A large number of guests line up at the old Festival of the Lion King show to enter with their Fastpass+ reservation. Photo by J. Jeff Kober.

Next we headed to Dinosaur, which had a 20 minute stand-by wait around noon. That's not bad for a very busy day, but it was still great having a Fastpass+ reservation. Afterwards, we meandered over to Expedition Everest, which also had a 20 minute wait. That's a great stand-by time on a holiday for the most popular attraction in the park. To test the system I asked if I could switch my Kilimanjaro Safari with an Expedition Everest reservation, wondering if you could still get a reservation by mid-day on a very busy day. I not only got a reservation, but it was for 1:30 pm—a little more than an hour later. In short, the whole experience was not only easy, but very flexible.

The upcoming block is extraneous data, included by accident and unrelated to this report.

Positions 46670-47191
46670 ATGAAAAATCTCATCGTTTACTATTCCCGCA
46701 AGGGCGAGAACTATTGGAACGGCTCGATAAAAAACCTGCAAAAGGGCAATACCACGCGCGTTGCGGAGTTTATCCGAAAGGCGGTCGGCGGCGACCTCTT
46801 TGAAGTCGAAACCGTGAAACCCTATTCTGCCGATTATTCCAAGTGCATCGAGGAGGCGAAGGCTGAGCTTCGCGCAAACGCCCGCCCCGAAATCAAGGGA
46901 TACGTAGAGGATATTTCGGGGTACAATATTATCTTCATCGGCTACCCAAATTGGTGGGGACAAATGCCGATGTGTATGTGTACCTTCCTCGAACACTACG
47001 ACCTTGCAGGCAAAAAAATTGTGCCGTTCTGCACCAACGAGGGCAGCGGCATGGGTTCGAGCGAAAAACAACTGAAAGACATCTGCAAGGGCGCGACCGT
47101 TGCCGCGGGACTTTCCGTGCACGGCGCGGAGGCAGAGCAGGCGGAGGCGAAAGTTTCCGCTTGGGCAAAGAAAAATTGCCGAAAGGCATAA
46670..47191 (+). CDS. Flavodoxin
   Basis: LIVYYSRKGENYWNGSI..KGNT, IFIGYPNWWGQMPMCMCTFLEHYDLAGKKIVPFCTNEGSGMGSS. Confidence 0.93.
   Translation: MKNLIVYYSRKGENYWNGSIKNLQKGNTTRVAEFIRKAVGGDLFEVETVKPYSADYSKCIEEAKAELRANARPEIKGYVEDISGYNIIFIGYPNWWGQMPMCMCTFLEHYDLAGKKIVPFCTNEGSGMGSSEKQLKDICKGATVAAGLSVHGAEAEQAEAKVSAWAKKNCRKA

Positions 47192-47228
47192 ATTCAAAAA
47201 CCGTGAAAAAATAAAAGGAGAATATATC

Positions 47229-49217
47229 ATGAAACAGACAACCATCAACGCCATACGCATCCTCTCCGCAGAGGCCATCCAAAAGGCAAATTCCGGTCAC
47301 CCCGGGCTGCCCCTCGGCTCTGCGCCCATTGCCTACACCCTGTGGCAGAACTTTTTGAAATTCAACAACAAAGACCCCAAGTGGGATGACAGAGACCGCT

Example #2 – Magic Kingdom

I decided to test out this system on the first day of utilizing Fastpass+ systems with all of the guests coming to the Magic Kingdom—not just those staying at the resort. However this time, I wanted to see what would happen coming at the end of the day. I arrived a little after 5:00 pm on a day when the park closed at 8:00 pm. If I had arrived a few minutes before, I would have received three reservations. If the park is open for less than three more hours, you receive only two reservations; Under two hours before the park closes and you only get one reservation.

There was no wait getting help, but more important was that every attraction had Fastpass+ times available. I chose Big Thunder Mountain Railroad and the Tomorrowland Speedway. The Speedway time I received was immediate; I simply walked over to the Speedway and within five minutes of entering the attraction I was seated in a car.


It's been a couple of years since I tried the Tomorrowland Speedway because it's never been worth the wait, but it was easy with Fastpass+. Photo by J. Jeff Kober.